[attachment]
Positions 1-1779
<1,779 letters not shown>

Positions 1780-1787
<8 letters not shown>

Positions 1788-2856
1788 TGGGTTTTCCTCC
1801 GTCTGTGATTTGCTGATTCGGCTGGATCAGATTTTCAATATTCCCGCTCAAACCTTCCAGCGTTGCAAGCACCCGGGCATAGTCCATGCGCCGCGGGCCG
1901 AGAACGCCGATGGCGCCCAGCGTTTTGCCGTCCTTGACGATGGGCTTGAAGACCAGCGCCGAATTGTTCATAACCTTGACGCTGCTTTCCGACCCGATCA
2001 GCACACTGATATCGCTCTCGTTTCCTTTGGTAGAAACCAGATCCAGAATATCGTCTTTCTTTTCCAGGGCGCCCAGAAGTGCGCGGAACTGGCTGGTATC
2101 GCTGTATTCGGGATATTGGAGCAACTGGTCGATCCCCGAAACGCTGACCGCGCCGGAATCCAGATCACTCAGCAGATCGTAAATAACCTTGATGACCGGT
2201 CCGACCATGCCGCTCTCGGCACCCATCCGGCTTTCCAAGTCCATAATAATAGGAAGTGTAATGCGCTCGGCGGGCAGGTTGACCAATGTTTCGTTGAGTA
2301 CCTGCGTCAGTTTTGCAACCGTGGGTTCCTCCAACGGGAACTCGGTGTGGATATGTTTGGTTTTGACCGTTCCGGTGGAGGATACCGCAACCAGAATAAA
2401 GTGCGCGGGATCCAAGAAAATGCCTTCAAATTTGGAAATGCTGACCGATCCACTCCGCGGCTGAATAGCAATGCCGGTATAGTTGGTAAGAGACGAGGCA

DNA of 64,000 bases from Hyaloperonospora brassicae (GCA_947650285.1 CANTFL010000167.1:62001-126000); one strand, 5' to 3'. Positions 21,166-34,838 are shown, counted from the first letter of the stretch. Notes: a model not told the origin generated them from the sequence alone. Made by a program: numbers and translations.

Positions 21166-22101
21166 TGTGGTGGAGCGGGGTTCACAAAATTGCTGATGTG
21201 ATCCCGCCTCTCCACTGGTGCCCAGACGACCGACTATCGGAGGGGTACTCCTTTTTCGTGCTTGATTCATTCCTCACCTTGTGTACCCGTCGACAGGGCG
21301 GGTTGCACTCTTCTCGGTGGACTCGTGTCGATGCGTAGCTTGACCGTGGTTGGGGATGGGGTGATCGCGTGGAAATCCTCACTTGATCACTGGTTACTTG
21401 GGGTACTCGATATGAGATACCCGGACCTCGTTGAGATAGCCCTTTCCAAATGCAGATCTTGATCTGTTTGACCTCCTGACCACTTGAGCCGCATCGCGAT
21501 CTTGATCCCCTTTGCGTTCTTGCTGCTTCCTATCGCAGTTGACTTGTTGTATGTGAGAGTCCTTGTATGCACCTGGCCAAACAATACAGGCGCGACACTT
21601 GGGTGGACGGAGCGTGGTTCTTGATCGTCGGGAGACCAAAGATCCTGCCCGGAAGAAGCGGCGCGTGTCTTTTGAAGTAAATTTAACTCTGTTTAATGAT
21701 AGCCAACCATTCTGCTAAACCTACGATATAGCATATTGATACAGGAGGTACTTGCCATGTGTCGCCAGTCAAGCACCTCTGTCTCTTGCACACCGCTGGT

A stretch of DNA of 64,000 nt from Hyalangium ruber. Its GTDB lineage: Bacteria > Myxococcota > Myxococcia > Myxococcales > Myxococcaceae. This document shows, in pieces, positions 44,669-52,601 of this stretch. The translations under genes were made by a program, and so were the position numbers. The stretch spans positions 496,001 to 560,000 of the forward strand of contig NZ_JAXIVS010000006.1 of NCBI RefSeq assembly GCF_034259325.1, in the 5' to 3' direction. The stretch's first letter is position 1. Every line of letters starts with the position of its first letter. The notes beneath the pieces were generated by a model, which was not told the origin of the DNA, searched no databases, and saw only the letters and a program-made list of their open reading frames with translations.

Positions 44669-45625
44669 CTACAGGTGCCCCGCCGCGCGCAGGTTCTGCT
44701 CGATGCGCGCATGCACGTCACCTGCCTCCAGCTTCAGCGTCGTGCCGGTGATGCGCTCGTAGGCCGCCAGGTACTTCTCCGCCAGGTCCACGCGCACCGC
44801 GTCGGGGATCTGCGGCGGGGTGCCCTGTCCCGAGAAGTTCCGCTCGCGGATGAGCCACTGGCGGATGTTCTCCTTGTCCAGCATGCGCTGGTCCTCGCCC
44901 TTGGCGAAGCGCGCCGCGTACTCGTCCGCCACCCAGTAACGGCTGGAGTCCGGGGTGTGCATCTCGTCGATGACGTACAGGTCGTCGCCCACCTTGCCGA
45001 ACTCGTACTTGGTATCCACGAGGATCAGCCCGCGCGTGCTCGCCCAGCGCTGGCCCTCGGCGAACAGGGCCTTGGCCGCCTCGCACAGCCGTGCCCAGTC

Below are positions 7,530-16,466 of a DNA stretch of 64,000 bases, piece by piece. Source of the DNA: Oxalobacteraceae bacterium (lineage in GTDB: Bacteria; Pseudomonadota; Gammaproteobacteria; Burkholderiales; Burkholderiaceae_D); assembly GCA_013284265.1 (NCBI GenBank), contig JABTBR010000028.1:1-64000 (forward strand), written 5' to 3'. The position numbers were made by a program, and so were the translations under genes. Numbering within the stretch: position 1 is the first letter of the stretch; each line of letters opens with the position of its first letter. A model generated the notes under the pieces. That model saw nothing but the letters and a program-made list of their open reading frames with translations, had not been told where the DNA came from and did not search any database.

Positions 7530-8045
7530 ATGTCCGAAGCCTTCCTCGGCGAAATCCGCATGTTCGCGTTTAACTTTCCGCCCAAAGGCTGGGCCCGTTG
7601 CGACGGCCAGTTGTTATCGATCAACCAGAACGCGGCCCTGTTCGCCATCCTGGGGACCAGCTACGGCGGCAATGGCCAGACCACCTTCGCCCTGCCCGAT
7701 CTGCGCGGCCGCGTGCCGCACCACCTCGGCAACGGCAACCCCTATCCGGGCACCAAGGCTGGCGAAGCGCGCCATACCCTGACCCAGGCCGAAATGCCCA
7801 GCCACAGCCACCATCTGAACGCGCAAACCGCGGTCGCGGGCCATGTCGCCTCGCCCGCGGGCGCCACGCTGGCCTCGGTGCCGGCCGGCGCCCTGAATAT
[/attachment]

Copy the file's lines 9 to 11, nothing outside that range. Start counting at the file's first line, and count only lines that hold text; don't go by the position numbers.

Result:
2001 GCACACTGATATCGCTCTCGTTTCCTTTGGTAGAAACCAGATCCAGAATATCGTCTTTCTTTTCCAGGGCGCCCAGAAGTGCGCGGAACTGGCTGGTATC
2101 GCTGTATTCGGGATATTGGAGCAACTGGTCGATCCCCGAAACGCTGACCGCGCCGGAATCCAGATCACTCAGCAGATCGTAAATAACCTTGATGACCGGT
2201 CCGACCATGCCGCTCTCGGCACCCATCCGGCTTTCCAAGTCCATAATAATAGGAAGTGTAATGCGCTCGGCGGGCAGGTTGACCAATGTTTCGTTGAGTA